The New York Times

July 1, 2004

Parsing California Gas Prices


GASOLINE prices have finally started to fall, with the United States average declining by over 13 percent in the last month.

But California has not been as fortunate as the rest of the country. Prices there are down only 8 cents, and remain the highest in the continental United States.

Why did gas prices go up so sharply in the spring? Why did they subsequently decline? And why do California gasoline prices stay so stubbornly high?

May's surge has been widely attributed to a fear of oil supply disruptions in the Middle East. Skeptics have argued that the possibility of future disruptions should not affect current prices. After all, they argue, the oil used to manufacture the gasoline now being sold at the pump has already been bought and paid for.

But this economic analysis is flawed. Gasoline is easy to store, so if the price is expected to increase, refiners and shippers will keep more in storage, in anticipation of those higher prices. The resulting reduction in current supply will push prices up now, before any actual shortages materialize.

That's the way the market should work. If you believed that gasoline would become scarcer in a few weeks, wouldn't you want to economize on use now to ensure a larger supply in the future?

Luckily, the feared disruptions have not occurred (yet), and prices began to fall at the end of May. In addition to the reduction in worries about oil supply disruptions and the increased oil production from OPEC, increased gasoline imports, particularly from Venezuela, helped drive down prices. According to the Automobile Club of Southern California, "International refiners are like the cavalry, riding to the rescue of overcharged motorists."

Maybe so, but Californians are still getting trampled. Prices in California are 30 cents higher than the national average and much more volatile.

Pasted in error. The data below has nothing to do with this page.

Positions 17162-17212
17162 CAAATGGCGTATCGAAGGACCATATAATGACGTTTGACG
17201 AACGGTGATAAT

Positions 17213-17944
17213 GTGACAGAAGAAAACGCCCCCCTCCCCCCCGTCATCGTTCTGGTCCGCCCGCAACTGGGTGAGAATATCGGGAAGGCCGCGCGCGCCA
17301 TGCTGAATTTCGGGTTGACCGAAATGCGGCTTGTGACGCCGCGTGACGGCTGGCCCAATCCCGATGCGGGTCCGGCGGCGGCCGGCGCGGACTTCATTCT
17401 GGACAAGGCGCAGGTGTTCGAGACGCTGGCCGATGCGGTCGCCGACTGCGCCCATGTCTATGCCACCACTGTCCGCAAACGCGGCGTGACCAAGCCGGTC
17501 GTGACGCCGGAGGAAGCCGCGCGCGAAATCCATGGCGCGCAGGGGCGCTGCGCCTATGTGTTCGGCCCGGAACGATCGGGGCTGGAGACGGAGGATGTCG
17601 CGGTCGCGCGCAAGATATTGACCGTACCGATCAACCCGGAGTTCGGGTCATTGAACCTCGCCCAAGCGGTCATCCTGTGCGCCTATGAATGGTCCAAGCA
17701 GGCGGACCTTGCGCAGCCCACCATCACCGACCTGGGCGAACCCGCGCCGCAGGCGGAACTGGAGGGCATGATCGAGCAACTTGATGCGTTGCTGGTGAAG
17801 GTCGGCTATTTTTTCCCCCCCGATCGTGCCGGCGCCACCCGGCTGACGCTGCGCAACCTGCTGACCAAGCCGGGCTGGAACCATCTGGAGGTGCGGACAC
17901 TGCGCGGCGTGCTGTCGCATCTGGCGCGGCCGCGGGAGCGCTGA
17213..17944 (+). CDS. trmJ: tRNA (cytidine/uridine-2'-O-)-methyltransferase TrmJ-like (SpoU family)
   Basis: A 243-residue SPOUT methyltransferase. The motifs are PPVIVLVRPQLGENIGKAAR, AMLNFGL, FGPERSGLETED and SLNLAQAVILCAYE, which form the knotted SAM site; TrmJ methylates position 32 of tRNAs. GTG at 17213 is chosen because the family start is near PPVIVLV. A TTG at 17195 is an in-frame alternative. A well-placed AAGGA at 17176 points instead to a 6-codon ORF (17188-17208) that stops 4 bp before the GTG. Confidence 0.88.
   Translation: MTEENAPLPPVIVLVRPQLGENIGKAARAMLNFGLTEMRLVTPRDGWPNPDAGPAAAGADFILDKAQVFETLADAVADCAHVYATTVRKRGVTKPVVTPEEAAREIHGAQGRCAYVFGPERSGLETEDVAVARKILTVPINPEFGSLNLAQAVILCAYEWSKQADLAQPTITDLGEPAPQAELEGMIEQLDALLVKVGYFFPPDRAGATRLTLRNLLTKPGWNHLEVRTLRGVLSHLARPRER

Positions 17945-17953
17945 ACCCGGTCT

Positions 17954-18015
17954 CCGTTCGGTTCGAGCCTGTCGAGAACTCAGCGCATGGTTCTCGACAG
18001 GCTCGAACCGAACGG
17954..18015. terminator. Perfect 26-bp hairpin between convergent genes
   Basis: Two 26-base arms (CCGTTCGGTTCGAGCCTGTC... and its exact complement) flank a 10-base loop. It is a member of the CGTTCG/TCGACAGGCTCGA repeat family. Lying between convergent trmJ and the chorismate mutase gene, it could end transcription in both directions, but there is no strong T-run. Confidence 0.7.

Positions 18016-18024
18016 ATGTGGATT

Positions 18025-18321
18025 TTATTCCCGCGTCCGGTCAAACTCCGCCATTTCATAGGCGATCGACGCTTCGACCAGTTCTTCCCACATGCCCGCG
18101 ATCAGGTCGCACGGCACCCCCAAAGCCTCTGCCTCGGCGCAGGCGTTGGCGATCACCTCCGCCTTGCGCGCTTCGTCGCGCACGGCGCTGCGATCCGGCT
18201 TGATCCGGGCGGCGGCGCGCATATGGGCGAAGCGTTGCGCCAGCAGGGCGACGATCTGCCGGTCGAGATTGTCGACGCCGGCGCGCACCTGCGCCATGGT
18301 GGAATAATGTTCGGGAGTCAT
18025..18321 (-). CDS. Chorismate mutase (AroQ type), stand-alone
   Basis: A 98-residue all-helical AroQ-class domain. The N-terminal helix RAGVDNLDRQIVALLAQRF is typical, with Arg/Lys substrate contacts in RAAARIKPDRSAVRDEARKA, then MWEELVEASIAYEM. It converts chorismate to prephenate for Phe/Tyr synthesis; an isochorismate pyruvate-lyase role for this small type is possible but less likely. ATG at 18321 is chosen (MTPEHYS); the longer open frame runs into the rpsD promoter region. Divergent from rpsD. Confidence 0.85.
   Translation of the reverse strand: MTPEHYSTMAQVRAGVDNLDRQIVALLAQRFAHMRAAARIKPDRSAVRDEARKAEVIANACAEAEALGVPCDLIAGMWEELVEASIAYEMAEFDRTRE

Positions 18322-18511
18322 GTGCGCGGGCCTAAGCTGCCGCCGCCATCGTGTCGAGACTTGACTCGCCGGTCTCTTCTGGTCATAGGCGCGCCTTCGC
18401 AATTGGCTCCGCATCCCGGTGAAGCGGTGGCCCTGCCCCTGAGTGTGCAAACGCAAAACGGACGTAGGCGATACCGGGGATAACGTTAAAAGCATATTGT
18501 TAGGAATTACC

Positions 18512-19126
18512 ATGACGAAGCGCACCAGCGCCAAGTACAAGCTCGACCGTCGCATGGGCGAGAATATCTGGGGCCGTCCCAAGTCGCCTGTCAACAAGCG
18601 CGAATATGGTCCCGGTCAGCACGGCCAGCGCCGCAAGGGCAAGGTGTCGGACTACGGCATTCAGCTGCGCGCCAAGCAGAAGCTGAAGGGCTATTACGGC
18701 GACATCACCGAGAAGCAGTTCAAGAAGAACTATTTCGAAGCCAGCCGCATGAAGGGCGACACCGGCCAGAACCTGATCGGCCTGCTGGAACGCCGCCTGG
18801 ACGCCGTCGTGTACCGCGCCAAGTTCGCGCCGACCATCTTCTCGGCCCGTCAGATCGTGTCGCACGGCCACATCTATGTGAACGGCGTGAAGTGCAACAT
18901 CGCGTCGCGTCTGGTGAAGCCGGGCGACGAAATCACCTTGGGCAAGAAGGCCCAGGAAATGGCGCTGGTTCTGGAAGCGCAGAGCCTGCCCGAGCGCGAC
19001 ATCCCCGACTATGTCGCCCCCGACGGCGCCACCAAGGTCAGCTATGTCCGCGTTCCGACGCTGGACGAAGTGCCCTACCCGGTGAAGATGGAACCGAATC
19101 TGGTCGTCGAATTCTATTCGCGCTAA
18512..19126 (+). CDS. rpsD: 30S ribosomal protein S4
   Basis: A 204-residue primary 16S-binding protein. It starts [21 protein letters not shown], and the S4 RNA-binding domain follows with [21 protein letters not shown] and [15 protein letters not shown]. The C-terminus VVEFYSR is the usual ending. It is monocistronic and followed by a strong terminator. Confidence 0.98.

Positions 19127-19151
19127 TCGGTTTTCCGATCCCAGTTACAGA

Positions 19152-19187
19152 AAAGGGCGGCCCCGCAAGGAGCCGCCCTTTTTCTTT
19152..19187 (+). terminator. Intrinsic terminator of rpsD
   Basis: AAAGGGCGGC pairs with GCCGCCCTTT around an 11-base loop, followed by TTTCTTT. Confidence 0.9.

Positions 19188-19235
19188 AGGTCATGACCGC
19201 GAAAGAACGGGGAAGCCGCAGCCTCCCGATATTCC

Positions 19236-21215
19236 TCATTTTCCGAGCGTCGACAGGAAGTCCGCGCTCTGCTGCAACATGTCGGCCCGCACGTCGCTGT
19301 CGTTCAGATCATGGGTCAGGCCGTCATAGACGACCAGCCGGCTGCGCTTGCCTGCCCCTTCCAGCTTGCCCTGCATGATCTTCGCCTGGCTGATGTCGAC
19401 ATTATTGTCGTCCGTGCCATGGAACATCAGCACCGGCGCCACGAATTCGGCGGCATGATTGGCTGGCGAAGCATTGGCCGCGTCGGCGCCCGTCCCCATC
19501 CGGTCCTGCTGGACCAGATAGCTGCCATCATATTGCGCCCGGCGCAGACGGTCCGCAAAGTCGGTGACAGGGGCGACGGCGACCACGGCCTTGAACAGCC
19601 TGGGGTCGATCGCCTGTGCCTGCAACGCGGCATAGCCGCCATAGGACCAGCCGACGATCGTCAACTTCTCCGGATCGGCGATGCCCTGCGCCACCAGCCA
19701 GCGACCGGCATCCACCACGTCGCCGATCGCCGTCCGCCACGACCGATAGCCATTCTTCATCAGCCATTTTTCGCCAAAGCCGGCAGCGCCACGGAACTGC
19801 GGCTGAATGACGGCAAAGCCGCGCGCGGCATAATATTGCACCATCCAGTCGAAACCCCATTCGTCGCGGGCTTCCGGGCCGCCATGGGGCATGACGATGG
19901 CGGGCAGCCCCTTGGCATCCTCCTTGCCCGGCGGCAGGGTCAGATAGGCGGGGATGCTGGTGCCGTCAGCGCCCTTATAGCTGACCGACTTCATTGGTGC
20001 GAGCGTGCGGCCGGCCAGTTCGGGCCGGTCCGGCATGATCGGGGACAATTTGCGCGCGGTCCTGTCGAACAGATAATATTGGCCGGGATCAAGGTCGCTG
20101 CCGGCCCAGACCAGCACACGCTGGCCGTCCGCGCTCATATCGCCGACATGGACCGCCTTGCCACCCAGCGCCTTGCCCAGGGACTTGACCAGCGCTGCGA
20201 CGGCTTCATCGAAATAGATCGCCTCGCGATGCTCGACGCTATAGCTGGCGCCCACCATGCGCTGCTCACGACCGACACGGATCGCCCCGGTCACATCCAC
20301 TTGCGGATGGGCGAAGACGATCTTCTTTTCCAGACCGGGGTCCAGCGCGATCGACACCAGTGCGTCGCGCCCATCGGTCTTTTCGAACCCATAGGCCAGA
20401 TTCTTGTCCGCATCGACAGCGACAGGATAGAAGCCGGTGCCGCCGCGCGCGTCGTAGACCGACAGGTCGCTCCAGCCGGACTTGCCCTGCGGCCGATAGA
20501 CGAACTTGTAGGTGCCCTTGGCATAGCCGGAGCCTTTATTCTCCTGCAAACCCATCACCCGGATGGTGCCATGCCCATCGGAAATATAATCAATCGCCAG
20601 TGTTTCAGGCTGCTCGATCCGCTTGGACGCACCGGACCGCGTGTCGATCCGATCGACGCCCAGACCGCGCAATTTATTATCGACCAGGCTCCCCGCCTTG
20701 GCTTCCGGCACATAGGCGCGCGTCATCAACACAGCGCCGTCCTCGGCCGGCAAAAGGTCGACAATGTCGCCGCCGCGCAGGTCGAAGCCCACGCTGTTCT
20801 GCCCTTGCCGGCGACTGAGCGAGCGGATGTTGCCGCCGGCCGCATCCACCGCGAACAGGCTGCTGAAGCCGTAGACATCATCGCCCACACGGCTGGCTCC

The economics of the California gasoline market are described in a recent study by Severin Borenstein, James Bushnell and Matthew Lewis of the University of California Energy Institute ( /csemwp132.pdf).

The basic problem comes down to supply and demand. California uses a special low-polluting blend of gasoline known as CaRFG (California reformulated gasoline), which is produced by only 13 in-state refineries. In 2003 these refineries produced about 15 billion gallons, a figure almost identical to the 14.8 billion gallons consumed in the state.

California's production capacity is so closely matched to its demand that even sharp increases in price result in little additional production of gasoline.

On the other side of the market, the demand for gasoline is also quite insensitive to price: a 10 percent increase in price typically reduces short-term demand by only 2 to 3 percent.

The result is that even small fluctuations in the demand or supply of CaRFG can lead to large price swings.

The market forces of supply and demand offer a reasonably convincing explanation as to why the California gasoline market is so volatile. But this may not be the entire story.